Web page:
Women fear their voices will be sidelined in Catholic synod’s final report

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Pope Francis leads the synod on the family in the Synod hall at the Vatican, on October 5, 2015. Photo courtesy of REUTERS/Max Rossi  
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Pope Francis leads the synod on the family in the Synod hall at the Vatican, on October 5, 2015. Photo courtesy of REUTERS/Max Rossi *Editors: This photo may only be republished with RNS-SYNOD-DISCUSSION, originally transmitted on Oct. 6, 2015, or with RNS-SYNOD-DIVISIONS, originally transmitted on Oct. 14, 2015, or with RNS-SYNOD-WOMEN, originally transmitted on Oct. 22, 2015.

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VATICAN CITY (RNS) There are "times that I have felt the condescension so heavy, you could cut it with a knife,” said one Catholic sister. "Some of it is, 'Oh, here comes the bleeding heart. Well, she's a woman; what else would you expect?' kind of thing."

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  • Bernardo

    Blame it on Paul:

    Anti-female comments in “Pauls” epistles.

    8 I will therefore that men pray every where, lifting up holy hands, without wrath and doubting.
    9 In like manner also, that women adorn themselves in modest apparel, with shamefacedness and sobriety; not with broided hair, or gold, or pearls, or costly array;
    10 But (which becometh women professing godliness) with good works.
    11 Let the woman learn in silence with all subjection.
    12 But I suffer not a woman to teach, nor to usurp authority over the man, but to be in silence.
    13 For Adam was first formed, then Eve.
    14 And Adam was not deceived, but the woman being deceived was in the transgression.
    15 Notwithstanding she shall be saved in childbearing, if they continue in faith and charity and holiness with sobriety.
    ( Timothy 2:8-15 KJV)”

    Continued below:

  • Bernardo

    “Women should remain silent in the churches. They are not allowed to speak, but must be in submission, as the Law says. If they want to inquire about something, they should ask their own husbands at home; for it is disgraceful for a woman to speak in the church.” (1 Corinthians 14:34-35)”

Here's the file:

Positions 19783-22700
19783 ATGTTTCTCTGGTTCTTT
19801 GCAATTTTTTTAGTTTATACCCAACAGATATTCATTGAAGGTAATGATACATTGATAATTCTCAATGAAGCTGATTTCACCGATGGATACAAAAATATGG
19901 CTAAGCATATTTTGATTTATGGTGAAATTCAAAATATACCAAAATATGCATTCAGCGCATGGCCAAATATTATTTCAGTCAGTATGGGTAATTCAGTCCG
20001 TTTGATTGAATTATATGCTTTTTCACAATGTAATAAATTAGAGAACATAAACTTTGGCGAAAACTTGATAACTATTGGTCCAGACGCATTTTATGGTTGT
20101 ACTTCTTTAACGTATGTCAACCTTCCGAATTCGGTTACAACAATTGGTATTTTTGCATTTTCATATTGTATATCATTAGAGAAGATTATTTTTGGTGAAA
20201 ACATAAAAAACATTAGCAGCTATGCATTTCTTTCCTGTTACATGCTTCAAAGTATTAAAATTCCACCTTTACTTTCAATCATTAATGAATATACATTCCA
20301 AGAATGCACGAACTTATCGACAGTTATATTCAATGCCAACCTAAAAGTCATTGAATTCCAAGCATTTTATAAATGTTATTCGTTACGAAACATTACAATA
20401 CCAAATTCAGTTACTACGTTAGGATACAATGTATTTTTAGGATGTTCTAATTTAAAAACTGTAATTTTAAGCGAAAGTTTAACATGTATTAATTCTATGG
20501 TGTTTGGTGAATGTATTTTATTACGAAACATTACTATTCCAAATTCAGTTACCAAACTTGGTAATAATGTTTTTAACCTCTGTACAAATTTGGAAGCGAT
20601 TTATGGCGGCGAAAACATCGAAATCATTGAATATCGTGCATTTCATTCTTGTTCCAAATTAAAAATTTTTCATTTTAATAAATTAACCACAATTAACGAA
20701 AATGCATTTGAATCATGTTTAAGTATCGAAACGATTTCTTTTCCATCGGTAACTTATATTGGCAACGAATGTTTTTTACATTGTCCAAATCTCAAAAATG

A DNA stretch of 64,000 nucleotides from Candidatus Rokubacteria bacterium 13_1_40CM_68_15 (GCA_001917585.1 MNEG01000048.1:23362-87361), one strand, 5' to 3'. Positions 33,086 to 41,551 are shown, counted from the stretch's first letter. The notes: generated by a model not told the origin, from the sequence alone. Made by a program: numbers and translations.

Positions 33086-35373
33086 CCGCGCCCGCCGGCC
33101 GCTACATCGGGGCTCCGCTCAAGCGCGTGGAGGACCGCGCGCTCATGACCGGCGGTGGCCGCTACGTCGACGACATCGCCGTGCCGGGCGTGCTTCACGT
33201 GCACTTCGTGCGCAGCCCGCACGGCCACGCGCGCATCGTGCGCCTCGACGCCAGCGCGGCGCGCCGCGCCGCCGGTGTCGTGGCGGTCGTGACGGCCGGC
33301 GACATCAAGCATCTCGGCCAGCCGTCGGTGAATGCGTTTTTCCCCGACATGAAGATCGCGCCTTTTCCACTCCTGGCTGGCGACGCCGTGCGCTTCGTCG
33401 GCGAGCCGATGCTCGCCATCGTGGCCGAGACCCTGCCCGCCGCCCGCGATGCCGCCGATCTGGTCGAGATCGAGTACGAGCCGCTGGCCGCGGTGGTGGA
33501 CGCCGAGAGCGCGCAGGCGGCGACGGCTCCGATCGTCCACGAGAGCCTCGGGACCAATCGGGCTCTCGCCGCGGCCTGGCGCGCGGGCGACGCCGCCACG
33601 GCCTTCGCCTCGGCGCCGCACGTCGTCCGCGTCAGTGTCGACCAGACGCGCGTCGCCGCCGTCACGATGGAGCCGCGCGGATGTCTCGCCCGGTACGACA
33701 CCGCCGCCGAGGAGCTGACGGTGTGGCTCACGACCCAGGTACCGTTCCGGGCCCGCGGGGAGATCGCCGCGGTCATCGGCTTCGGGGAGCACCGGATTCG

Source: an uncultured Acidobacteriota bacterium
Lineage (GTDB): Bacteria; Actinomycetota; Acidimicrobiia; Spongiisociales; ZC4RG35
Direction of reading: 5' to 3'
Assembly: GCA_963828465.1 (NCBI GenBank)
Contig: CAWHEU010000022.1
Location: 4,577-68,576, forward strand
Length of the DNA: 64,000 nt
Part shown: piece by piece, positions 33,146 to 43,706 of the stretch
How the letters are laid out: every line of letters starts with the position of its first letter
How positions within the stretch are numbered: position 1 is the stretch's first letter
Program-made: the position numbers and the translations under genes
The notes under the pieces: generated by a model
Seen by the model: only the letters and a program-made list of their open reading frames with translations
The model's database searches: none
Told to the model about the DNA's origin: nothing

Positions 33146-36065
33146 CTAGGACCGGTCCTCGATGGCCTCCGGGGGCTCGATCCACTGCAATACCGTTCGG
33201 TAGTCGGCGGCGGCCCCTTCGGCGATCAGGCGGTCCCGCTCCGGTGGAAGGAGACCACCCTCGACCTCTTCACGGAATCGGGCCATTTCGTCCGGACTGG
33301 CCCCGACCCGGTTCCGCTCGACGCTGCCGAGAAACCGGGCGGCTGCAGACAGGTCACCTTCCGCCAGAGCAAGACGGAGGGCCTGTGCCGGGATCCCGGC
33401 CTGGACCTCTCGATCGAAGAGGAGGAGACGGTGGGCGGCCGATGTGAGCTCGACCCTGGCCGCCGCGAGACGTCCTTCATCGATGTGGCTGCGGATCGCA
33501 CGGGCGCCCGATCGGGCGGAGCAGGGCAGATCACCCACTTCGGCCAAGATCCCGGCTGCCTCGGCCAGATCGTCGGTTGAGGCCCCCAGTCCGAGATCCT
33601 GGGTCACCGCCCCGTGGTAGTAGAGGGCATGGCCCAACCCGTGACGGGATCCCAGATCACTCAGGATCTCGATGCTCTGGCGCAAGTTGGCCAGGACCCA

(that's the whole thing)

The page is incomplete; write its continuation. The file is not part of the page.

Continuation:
“He (Paul) feared the turn-on of women’s voices as much as the sight of their hair and skin….. At one point he even suggests that the sight of female hair might distract any angels/ “pretty wingie talking fictional thingies” in church attendance (1 Cor. 11:10). (from Professor Chilton’s book Rabbi Paul).

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  • dmj76

    There are 13 Pauline epistles in the New Testament. Seven of them were actually for sure written by Paul. In these seven, nine women are mentioned by name. Phoebe is a deacon, Junia is called “coworker with the apostles”, none of the nine women is in any way attacked. It looks like Paul might have been working with them. What is going on? Copy damage – we have copies of copies of copies for centuries, much of it copied by men who did not see women as equals., The actual historical Paul might not have been as anti-women as he appears.

    (There is a good consensus among non-fundamentalist scholars that Paul did not write either of the Timothy epistles.)

  • Bernardo

    But Paul did write the following as per the analyses of Professors Crossan and Reed in their book “In Search of Paul”.

    “Women should remain silent in the churches. They are not allowed to speak, but must be in submission, as the Law says. If they want to inquire about something, they should ask their own husbands at home; for it is disgraceful for a woman to speak in the church.” (1 Corinthians 14:34-35)”

  • SteveInCO

    Timothy was almost certainly not written by Paul. The problems addressed there are distinctly second-century issues (churches didn’t have those features before then) and the style is totally wrong.

    That doesn’t take Xianity off the hook though, as they decided to adopt Timothy as canonical.

  • SteveInCO

    So in spite of almost every bit of evidence you presented that it was Paul’s fault being slammed down, there being one exception…we are still supposed to blame it ALL on Paul?

    In point of fact even 1 Cor 14:34-35 is so similar to the Timothy forgery, and so unlike everything else Paul wrote, that many scholars think it was a later insertion. (See Ehrman, The New Testament, A Historical Introdoction, pages 409-410.)

    Mind you this does not excuse Xian excesses against women, it just indicates Paul isn’t the source of it.

  • Bernardo

    But Paul’s words still stand and until the RCC and Christianity in general refutes these words, said religion is guilty as charged. The RCC is more culpable by forbidding women to be priests.

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